Wednesday, July 20, 2005

How The Pill Created the Gay Marriage Lobby

Bombastic title, no?
This a post guaranteed to piss off just about everyone who reads it. Not that I need to worry because nobody will, but... away we go:

What Marriage Is Really About
As best I can tell the Western, monogamous marriage has never been in the interest of men, and rarely in the interest of women. In agricultural days, two people working on a farm couldn't do much more than survive. Ask any feminist about the time from the Industrial Revolution to the advent of The Pill and she'll give you a laundry list of how marriage screwed women. If she starts in on why men are pigs, you'll also get the explanation of why marriage isn't in a man's interest. No, the only people who really made out well in the traditional marriage were the kids. And that's the whole point. The institution of marriage makes raising children economically feasible. All of the benefits bestowed on married couples today (common property, right of inheritance, Social Security and health benefits for spouses and children, etc.) are either bestowed on the family unit as a whole or were created to ensure that the surviving spouse (and now sole guardian of the children) received full access to the assets of the deceased spouse as a default position because they were also the guardian of the deceased's children.

What The Pill Has To Do With It
Before The Pill came along, any woman who got married before the age of 30 could expect to be a mother. Since this covered something like 99% of all marriages, it was reasonable to assume at a societal level that marriage=children. With that being the case, it was common sense to extend any societal benefits for having and raising children to all married couples. Sure there were some winter marriages, sure there were some barren marriages, but it was close enough for government work.
With the advent of 99.9% effective birth control and significantly longer life spans, marriages have been increasingly decoupled from child-bearing. Throw in the no fault divorce (which is really just another effect of the same factors) and you decouple marriage from child-rearing. Basically, marriage is no longer a good standard to use when extending "family" benefits.
Note: In some sense I use "The Pill" as a way to define all of the socially disruptive medical advances of the past 40-50 years.

Creating A Gay Marriage Lobby
As The Pill created more marriages where child-bearing was delayed or foregone altogether, a growing population of heterosexuals were receiving the above described benefits of marriages (common property, right of inheritance, Social Security and health benefits for spouses and children, etc.) without the burdens of raising children. Compared to single people and unmarried couples, they were making out like bandits. Since the no fault divorce made separation possible at any time, there was little downside - especially as the gender income gap decreased. If you both started with nothing and had similar earning tracks, about half was a good trade.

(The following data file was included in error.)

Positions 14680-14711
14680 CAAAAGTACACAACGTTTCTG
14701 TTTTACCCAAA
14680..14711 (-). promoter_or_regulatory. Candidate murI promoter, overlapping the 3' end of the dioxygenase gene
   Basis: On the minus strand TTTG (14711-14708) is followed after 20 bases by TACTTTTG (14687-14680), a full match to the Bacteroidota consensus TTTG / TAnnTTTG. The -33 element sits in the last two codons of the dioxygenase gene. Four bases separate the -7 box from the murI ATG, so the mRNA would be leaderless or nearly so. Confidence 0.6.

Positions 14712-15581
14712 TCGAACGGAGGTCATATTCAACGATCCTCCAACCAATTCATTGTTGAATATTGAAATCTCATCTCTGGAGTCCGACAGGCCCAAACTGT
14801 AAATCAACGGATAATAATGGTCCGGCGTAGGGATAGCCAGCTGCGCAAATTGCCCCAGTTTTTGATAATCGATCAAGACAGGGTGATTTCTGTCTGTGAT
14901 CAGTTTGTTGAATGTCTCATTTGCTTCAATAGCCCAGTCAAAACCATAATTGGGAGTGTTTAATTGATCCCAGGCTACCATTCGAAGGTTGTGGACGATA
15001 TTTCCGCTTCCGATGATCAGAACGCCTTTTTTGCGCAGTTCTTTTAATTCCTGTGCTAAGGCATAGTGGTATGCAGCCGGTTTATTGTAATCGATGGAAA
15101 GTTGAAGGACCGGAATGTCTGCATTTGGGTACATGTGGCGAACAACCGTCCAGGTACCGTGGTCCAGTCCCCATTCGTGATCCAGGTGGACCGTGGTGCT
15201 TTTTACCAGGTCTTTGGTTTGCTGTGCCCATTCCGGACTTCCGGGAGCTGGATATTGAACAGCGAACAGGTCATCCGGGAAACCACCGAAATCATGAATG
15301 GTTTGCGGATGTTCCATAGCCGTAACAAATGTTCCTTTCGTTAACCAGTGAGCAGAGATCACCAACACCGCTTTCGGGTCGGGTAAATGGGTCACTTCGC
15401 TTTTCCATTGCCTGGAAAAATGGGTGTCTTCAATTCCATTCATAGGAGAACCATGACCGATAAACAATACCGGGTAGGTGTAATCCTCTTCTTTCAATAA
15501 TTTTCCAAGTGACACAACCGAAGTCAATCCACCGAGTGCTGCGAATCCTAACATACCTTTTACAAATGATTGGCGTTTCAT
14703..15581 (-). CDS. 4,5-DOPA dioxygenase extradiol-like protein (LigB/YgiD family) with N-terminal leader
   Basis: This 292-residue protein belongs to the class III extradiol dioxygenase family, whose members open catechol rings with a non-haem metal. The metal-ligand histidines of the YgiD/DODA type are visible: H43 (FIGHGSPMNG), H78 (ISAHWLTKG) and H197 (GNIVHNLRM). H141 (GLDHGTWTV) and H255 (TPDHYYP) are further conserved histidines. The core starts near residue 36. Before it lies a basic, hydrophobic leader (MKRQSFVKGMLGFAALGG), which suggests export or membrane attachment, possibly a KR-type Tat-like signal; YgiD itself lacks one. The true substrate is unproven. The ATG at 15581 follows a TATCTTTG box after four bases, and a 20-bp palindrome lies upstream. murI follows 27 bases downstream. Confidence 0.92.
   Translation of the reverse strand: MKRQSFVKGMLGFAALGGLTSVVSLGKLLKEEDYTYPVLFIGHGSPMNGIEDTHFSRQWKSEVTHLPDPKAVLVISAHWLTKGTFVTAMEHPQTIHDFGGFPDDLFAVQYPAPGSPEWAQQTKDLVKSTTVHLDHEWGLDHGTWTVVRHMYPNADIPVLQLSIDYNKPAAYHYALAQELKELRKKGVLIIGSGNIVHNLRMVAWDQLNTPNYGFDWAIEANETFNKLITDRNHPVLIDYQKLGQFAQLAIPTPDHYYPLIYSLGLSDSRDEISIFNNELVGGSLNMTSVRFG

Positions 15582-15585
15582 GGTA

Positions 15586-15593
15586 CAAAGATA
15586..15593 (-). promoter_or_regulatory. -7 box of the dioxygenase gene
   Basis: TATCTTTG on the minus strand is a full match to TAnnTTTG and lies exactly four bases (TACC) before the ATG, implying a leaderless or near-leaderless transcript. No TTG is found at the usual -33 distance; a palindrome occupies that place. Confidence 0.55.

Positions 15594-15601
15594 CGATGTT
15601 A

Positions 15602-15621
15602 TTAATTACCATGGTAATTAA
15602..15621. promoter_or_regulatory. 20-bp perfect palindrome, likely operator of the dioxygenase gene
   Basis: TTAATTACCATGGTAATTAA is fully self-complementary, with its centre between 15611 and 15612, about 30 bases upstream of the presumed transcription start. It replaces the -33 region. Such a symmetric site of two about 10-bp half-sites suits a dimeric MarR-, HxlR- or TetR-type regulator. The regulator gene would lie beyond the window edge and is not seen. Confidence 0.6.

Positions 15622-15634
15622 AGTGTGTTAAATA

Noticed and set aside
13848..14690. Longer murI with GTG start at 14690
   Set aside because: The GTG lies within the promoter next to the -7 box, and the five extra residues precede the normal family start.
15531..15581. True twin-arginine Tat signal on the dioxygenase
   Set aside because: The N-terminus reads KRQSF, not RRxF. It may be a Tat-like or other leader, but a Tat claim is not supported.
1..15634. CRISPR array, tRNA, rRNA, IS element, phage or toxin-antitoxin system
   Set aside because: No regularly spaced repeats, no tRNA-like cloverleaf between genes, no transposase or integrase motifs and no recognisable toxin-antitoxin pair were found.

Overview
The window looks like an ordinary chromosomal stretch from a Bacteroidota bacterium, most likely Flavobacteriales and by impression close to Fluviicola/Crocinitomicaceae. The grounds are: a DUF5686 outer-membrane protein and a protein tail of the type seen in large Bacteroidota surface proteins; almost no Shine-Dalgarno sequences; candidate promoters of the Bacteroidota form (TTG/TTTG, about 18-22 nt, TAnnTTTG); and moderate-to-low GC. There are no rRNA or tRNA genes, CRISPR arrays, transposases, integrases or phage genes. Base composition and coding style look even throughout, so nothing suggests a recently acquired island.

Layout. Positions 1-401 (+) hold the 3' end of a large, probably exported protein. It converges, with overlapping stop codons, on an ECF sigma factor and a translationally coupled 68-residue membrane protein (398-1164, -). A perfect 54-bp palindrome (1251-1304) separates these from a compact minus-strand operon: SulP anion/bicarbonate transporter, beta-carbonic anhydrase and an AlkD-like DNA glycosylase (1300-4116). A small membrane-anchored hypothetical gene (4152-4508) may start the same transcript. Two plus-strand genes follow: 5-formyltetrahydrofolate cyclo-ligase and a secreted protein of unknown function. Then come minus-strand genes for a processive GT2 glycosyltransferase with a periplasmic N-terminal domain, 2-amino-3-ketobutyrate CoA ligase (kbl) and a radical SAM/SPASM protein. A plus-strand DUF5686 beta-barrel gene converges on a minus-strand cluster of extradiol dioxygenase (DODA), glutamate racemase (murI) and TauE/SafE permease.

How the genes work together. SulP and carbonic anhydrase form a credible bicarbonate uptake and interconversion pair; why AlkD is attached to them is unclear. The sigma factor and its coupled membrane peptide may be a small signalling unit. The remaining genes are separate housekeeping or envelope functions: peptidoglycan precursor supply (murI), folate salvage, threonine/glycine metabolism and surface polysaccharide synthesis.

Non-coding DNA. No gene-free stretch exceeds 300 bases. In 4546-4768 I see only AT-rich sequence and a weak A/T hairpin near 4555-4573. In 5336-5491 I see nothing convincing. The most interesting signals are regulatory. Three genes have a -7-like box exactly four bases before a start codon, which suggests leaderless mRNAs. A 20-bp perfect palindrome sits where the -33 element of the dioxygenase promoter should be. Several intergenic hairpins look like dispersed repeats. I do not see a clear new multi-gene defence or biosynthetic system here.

When discrimination based on sexual preference was outlawed, it was only a matter of time before same sex couples started asking (rightly, in my opinion) why they couldn't get the benefits of married couples. I think it's a fair question.

A Proposal
I think the best societal solution for this is one that gives a set of benefits to people who declare their intent to have a long-term relationship as a couple (health benefits, next-of-kin status, default heir if there is no will), and another set of benefits for people who have children together. I'm not really in favor of fighting churches over the definition of marriage. As far as I'm concerned, they have dibs on the name. If I were writing a bill, I'd create a Life-Partner designation and state that all marriages performed by churches grant a couple life-partner status. I would define a separate Adult With Dependent Children status. If the government really wanted to encourage traditional marriages, it could designate that people holding both designations get extra tax-breaks, etc. I don't see why the government should be tied to the word marriage.